It’s harder to love somebody that falls down again and again. I definitely grew up more with people like that. I grew up with a father who’s still an alcoholic, that has a lot of awareness to his situation and is still drinking. He’s still the person I love the most. Him, my mom and my family. I love them so much. I have seen both my father and my mother struggle with a lot of things through their lives and not always coming out winning. It’s something I think we have to ask ourselves as a society is, how much space are we allowing? How much credit are we giving? Not just to actors but in general to people in our lives and to people in society at large that are not on a victorious path, that is not on the hero journey. How much love and compassion can we show them?
Scott Menzel: I think that’s a great question to ask people especially nowadays. It’s so easy to point fingers and blame them without knowing the full story. One of my friends said, “If Shia wants to get nominated for this, he’s going to have to go on an apology tour.” I didn’t get that. “Why does he have to go on an apology tour?” It was personal to him and the media made a mockery of it. I think they should be apologizing to him for treating him that way after learning what he went through.
Alma Har’el: I think there’s so many issues here. I think that a lot of people don’t necessarily know that this story is also under the hospice of mental health. By the way, Shia has gone on an apology tour many times. This movie is in many ways him trying to make an amends. As part of his 12 step program, he has been doing that for quite a while now. So I do understand your friend’s wish to have some accountability and I think we live in a time where it’s a challenge to find nuance between our wish for accountability in the culture and our wish to cancel anything that is not easily understood or easily fixed.
Scott Menzel: I have to ask one last question before I’m forced to wrap up. I love the cast that you’ve put together for this. I know everyone’s talking about Shia, but Noah is phenomenal in the film. Lucas, as well, even though not in it all that much, but I love Lucas and he’s great.
Alma Har’el: Thank you.
Scott Menzel: When you tackle such deep dark subject matters and you are working with someone as young as Noah, what kind of precautions do you have to take?
Alma Har’el: It’s funny because you don’t want to make Honey Boy 2. You don’t want to have this thing where in 10 years it’s going to be Noah telling his story about how when we were watching Honey Boy, he was actually doing this and that. I think one of the most important things was to understand what’s his support system. Spent time with his family. Both his father Chris and his mother Katie was such a big part of making this film.
I know that Katie who’s an actress herself and a writer has just been like a partner, I would say, more than just a stage mom. None of those cliches apply to her. She was just extremely sensitive, open and helped me guide Noah and helped me make sure that he’s always feeling comfortable. If there’s something that he doesn’t tell me or if there’s even like the slightest change of mood that he’s showing or something in his behavior that maybe he’s telling us something he can’t even express that we would all be aware of it.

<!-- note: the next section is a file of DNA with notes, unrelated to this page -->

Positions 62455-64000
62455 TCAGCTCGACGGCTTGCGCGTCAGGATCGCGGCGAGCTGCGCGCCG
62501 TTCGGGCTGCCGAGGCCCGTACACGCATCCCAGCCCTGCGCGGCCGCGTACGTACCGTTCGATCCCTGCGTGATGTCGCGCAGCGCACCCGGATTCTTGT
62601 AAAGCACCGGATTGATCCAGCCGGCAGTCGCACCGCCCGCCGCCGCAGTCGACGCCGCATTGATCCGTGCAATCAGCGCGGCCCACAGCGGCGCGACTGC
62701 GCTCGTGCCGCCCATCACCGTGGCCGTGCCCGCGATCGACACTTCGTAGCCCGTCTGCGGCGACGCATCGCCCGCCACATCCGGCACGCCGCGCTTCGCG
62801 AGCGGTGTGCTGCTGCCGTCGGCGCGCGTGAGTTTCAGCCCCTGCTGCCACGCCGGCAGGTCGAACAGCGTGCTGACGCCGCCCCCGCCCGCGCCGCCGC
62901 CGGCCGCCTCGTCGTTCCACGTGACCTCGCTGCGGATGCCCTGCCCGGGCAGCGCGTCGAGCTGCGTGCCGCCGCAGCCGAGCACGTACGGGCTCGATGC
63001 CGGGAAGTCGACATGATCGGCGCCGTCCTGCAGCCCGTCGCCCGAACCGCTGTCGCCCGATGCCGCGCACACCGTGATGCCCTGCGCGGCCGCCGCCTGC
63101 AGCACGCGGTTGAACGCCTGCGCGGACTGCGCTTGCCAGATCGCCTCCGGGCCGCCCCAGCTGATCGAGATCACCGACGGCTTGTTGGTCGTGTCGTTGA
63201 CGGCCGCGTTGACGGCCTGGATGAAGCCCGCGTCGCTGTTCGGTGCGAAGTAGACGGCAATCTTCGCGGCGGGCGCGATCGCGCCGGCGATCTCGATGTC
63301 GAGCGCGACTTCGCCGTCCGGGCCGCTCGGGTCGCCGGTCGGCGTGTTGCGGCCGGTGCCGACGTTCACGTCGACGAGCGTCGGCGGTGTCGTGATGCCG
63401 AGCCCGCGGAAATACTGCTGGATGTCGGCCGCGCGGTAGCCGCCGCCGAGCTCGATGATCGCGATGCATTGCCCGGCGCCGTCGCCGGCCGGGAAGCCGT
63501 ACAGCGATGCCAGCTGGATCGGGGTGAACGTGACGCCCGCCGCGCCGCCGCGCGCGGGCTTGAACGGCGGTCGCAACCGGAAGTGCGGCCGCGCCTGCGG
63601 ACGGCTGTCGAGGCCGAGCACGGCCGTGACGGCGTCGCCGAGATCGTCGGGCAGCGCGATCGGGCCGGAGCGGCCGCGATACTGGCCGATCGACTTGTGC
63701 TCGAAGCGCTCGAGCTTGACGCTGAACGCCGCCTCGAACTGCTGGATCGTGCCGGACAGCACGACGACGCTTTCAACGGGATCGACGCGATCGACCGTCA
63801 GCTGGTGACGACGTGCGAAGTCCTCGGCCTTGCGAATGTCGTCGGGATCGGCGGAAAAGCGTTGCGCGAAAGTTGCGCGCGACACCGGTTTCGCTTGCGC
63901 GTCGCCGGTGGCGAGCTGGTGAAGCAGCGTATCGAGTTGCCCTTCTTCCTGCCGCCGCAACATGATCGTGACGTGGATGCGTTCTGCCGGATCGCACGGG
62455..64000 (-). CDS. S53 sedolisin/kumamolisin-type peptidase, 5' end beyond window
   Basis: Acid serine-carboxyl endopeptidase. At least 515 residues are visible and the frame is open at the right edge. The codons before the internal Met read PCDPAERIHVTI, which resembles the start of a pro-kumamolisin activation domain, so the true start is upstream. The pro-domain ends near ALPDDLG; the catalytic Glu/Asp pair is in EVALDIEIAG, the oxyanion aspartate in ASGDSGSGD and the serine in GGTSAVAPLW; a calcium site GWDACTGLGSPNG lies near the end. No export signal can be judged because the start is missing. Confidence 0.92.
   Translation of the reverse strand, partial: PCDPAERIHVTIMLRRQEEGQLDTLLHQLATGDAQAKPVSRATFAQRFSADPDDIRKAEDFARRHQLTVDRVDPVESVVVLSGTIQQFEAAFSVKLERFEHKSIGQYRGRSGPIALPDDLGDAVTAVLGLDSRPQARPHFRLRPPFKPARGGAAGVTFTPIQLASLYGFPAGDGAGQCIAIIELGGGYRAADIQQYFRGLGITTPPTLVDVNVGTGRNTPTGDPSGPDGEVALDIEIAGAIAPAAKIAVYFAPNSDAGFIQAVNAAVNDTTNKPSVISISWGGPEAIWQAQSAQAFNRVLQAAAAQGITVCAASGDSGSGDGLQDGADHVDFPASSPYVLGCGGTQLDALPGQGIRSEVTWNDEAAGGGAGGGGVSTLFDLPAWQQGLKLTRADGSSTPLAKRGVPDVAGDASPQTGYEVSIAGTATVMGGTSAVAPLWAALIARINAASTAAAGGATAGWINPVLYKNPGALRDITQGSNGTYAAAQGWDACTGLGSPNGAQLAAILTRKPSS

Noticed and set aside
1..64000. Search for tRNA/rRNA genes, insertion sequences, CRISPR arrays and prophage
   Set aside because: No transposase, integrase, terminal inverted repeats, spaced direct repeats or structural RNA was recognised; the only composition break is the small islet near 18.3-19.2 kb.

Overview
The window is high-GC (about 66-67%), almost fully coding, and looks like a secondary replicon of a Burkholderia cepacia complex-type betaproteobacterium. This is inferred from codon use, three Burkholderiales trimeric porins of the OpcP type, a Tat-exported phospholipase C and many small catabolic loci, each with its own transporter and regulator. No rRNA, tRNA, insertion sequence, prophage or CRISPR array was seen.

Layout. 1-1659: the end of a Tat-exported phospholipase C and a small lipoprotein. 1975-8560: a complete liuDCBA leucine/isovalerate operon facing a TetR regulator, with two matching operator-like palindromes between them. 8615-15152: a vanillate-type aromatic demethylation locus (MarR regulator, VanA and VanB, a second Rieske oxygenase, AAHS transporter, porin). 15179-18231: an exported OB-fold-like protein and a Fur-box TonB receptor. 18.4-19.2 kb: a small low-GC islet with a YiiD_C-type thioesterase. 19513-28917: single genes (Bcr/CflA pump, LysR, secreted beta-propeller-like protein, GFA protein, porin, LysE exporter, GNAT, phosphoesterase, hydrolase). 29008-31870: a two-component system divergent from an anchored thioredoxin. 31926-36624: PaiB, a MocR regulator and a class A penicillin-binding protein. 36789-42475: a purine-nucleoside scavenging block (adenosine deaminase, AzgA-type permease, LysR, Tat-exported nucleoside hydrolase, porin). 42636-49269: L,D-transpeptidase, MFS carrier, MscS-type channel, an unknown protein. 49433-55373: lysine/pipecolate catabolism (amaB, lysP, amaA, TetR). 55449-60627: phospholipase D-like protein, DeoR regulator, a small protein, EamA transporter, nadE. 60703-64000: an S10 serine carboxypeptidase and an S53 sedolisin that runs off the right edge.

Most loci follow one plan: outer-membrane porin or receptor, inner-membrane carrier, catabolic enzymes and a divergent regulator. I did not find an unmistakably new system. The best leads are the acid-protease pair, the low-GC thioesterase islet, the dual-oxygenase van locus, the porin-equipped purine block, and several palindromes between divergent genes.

There’s always still things you learn about the having a child actor on set that it’s actually not the things you would think. I think that actually his relationship with Shia was extraordinary. Shia was so protective of him and even on the days that he was triggered and had a harder time controlling himself, he was always protective of Noah and he always had this amazing relationship with him from the start.
They spent about two months together almost every day, juggling, playing cards, a magical gathering and going to baseball games, spending time with Noah’s family and his brothers. Noah and his mom lived in Shia’s house and Shia went and lived in a motel because he wanted to live like his father did. Everybody was so intimate with each other and open about what we are trying to do. When we walked into the set, walked into that room and had 11 days to shoot all of that dialogue, I would say that the two months before that has actually informed the intimacy and connection that we had.
Noah’s mom was a big part of what made that successful. But then you still hear things. Today we did this Twitter live thing as part of the stuff that Amazon’s doing to get it out there. They asked Noah, “What was your favorite memory?” And he said, “My favorite memory of the whole time on the set was getting hit in pie with the face. I loved that day.” And he said, “But it was painful. It was like a slap in the face.” I said, “It was painful when the pie hit you?” He said, “Yeah.” I said, “You never said that to me.” And he said, “Yeah, it was kind of painful when the pie hit me.”
It’s like you never know every detail. You can have all the teachers, the therapists, the parents and everybody on set and you’ve tried to protect everything. There always could be something and that’s the challenge of working with child actors. It’s really something that is a question to be asked. How much can you push them? What is okay to do? I’ve been asking that every day and I’m still learning the answers.
Scott Menzel: Thank you so very much for taking the time to chat with me today. I really loved how thoughtful all your answers were.
Alma Har’el: Thank you, man. It was really nice meeting you.
Honey Boy opens in limited release starting November 8, 2019.